With all the different banks and options to choose from, choosing a new credit card can be overwhelming. But maybe you can make things a little easier by first asking yourself 'Visa or MasterCard?' Here we break down the differences for you.

Visa, MasterCard and the issuers

Before you get overwhelmed by yet another factor when trying to find the right credit card, it’s important to understand that the real difference in the Visa vs MasterCard debate lies with the issuers (the banks) of these cards. Neither Visa nor MasterCard actually issues the credit cards themselves. As Nerdwallet puts it, “Visa and MasterCard are networks that process payments between banks and merchants for purchases made with the cards. Probably the greatest similarity between the two cards is that both of them have different tiers (or levels) in which you may receive different benefits (largely related to travel). In other words, the higher the tier, the better the benefits.


Visa cards have two tiers of benefits – the entry-level Visa and their premium offering, Visa Signature. The entry-level cards normally come with 24/7 assistance around the globe, emergency card replacement and cash advances in emergencies. In addition to all these benefits, Visa Signature cards offer other rewards and benefits. These include travel insurance, airport lounge access, other travel and lifestyle privileges, and concierge services (assisting you to make reservations, bookings and other holiday arrangements) around the clock.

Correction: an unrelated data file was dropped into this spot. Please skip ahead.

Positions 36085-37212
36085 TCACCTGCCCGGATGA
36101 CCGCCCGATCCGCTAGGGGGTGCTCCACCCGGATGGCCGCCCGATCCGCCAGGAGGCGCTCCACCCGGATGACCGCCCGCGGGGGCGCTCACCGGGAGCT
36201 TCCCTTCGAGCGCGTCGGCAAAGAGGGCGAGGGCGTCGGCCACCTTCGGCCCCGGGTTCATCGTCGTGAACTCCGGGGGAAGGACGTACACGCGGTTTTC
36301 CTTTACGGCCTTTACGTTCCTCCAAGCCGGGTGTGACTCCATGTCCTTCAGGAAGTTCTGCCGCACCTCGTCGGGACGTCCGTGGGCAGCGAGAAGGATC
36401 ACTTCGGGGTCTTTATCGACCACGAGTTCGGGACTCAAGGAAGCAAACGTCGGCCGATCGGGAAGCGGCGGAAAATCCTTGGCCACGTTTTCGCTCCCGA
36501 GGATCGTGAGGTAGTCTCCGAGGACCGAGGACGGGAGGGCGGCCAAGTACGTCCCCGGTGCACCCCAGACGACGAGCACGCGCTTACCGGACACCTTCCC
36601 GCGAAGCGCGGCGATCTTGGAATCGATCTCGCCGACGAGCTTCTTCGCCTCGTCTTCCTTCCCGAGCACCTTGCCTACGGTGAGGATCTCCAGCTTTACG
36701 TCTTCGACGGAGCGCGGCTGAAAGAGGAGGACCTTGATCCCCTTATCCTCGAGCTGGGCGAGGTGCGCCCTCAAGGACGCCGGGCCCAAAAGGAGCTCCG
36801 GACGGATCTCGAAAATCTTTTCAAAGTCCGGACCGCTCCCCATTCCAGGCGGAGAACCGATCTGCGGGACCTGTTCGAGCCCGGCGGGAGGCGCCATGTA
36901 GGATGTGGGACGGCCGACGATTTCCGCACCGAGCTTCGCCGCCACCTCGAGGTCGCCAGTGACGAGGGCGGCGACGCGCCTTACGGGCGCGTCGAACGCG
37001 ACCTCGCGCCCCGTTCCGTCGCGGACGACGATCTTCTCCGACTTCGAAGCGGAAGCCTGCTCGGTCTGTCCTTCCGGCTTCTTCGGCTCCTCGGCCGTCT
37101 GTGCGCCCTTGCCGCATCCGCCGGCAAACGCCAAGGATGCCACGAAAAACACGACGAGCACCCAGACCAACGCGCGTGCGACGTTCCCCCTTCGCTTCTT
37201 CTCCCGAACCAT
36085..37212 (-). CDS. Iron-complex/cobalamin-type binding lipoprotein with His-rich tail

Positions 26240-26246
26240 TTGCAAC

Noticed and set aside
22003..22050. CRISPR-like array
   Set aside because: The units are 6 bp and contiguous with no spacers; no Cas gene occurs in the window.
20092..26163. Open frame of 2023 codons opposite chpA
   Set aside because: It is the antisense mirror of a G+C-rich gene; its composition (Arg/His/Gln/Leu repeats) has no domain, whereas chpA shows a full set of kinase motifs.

MasterCard has three main tiers of benefits – the base, World and World Elite. Whereas the entry-level card has similar benefits to that of Visa, the World and World Elite programmes are for eager travellers and include greater luxury travel, lifestyle and insurance perks. The difference between the two is that World Elite cardholders recieve benefits from several extra travel providers. These benefits can include upgrades to business class when the purchaser pays for a full fare economy class ticket.

Does it really matter?

Unless you are a big spender or frequent traveller, it doesn’t really matter whether you go for Visa or MasterCard. What matters, however, is which issuer (bank) you decide on and what they offer in terms of rates and benefits. What is the monthly salary requirement? The annual fee? The repayment periods and interest? What perks or rewards do they offer and do these fit in with your financial and life goals? These are much more important factors when choosing between Visa or MasterCard and are discussed in our blog post How to Choose a Credit Card. It’s also good to keep in mind that issuers tend to reserve the cards with the greatest perks for those with good credit scores. But, if you are looking for a card to use in emergencies or to improve your credit score, there are still many incredible options out there. Just do your research on each and choose the one you know will serve you (and your financial situation) best.

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